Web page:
It must be said that Susie values humans over all other creatures. When meeting fellow dog walkers she immediately wags her entire body then sits so that the approaching humans can pet her. She wallows in any human attention. Other animals, it would seem, are merely a distraction. Most people can not resist petting and talking to her. Those who own Goldens know what I mean.
Susie is a good natured dog and always happy to do just about anything as long as I or my husband are involved. When I helped with her delivery, I had no expectation of having Susie join the family. But she was so elevated in her energy level that she bounced through four homes before I was asked to take her.
Susie did eventually settle down . . . when the arthritis started. I am a better human being for having known her. She has transformed my life.
I met this adorable little furball while working at a friend’s clinic. A woman approached the counter carrying a cardboard box. Inside lay a newborn kitten missing one of its back legs. She said she found the kitten behind a dumpster and wanted it euthanized.
When I opened the box, I saw a newborn kitten covered in blood and dirt. Her body fit in the palm of my hand. The exposed muscles of her right back leg glistened under the bright hospital lights. As I examined the bloody stump, Genny tried to wiggle away. She opened her mouth to complain, but did not make a sound. She was too weak to even cry. I hypothesized that the placenta had stuck to her back leg. The queen probably chewed her foot off in an effort to clean up her baby. I could not put Genny down just because she was missing a leg. So I asked the woman if I could try to raise the kitten. Gratefully, the answer was yes.
On July 1, 2008, Genevieve turns 16 years old. This little hard luck kitten grew into a beautiful cat with silky fur and wonderful tortoise shell markings. While small in size, like many torties Genny has an oversized attitude. When she lived at my clinic, she loved to walk in front of cages and remind the hospitalized animals that she could roam as she pleased. I think she considers herself more human than cat. She wants things her way and on her schedule. If I don’t comply, she voices her disgust in a most unladylike manner. Yes, she is a spoiled little princess but also affectionate and loving. At night, she rests her head in my hand and purrs. Raising an orphan is a mixture of work and reward. Please consider becoming a foster parent if you have the chance to raise an orphaned animal. The rewards are far greater than I could have ever imagined.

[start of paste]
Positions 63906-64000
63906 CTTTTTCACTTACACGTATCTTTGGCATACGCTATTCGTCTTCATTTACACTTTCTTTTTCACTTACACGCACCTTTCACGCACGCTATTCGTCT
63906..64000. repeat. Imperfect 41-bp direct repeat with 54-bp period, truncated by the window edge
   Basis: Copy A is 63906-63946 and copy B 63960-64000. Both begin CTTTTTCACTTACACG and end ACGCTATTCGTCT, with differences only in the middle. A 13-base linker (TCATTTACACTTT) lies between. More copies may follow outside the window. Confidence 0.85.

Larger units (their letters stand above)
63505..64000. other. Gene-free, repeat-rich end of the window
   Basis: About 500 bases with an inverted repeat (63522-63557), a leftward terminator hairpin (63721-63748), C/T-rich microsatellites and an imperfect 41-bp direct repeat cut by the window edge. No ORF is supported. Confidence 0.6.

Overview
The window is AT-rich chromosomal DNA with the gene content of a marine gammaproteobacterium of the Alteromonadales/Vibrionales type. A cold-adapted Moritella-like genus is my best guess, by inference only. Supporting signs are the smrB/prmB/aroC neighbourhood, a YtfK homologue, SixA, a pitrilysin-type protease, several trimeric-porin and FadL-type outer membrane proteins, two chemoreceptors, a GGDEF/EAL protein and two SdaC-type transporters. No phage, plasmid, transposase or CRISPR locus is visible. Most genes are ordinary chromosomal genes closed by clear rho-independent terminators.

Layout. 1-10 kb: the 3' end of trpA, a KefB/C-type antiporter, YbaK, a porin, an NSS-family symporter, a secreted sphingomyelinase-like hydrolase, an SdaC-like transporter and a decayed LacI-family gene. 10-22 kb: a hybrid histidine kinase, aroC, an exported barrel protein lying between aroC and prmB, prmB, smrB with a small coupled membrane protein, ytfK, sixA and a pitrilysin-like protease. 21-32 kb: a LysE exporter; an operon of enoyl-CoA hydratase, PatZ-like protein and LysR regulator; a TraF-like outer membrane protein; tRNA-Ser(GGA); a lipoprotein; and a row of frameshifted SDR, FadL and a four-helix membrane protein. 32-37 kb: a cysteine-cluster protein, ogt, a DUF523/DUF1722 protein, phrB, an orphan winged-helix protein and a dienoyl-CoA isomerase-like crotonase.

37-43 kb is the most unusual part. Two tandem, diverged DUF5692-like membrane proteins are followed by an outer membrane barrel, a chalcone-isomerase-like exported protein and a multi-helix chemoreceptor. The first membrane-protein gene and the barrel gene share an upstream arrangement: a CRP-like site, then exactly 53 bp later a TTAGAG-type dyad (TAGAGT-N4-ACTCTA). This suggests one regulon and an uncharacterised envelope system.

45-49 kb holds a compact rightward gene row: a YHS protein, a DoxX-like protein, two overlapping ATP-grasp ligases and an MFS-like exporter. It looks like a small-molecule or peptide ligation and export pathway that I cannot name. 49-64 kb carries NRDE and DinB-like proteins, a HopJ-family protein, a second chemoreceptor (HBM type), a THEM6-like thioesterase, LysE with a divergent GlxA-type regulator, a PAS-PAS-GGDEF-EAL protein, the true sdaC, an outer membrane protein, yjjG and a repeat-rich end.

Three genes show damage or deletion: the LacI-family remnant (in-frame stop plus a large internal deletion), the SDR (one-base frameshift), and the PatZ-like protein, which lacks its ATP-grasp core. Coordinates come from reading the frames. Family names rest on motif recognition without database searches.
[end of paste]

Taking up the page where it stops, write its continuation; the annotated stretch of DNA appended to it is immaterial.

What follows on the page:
Poor Bongo was plucked from her nest somewhere in Central America and sold into the U.S. pet trade. While on sale in Minnesota, she developed severe eye problems and limited vision. Since she could no longer be sold, the pet store donated her to the University of Minnesota College of Veterinary Medicine. I persuaded the University to give her to me during senior year. She has been my constant companion ever since and has lived in New York, Ohio, Minnesota and Arizona.
Bongo likes women and hates men. This flows from her experience at the University. The technician who cared for her was female. A male veterinarian toweled her for examinations, drew blood and performed other medical work on her. I left veterinary college almost twenty years ago. Yet to this day, if a man approaches her cage, she flares her wings and opens her beak in warning. She bites hard if given the chance (my husband will attest). In addition to her gender preference, Bongo also has a hierarchy for hair color. She is cautious around blonds, likes brunettes and loves redheads. In fact, women with red hair are often treated to a full-blown display of tail fanning and vocalizations such as “hello bird” and “Bongo good bird” followed by a wolf whistle.
Living with parrots is not for everyone. Sometimes they are quiet and cuddly while other times they make a mess, scream and bite. Please do your homework before purchasing a parrot. I liken it to living with a two year old human who never grows up.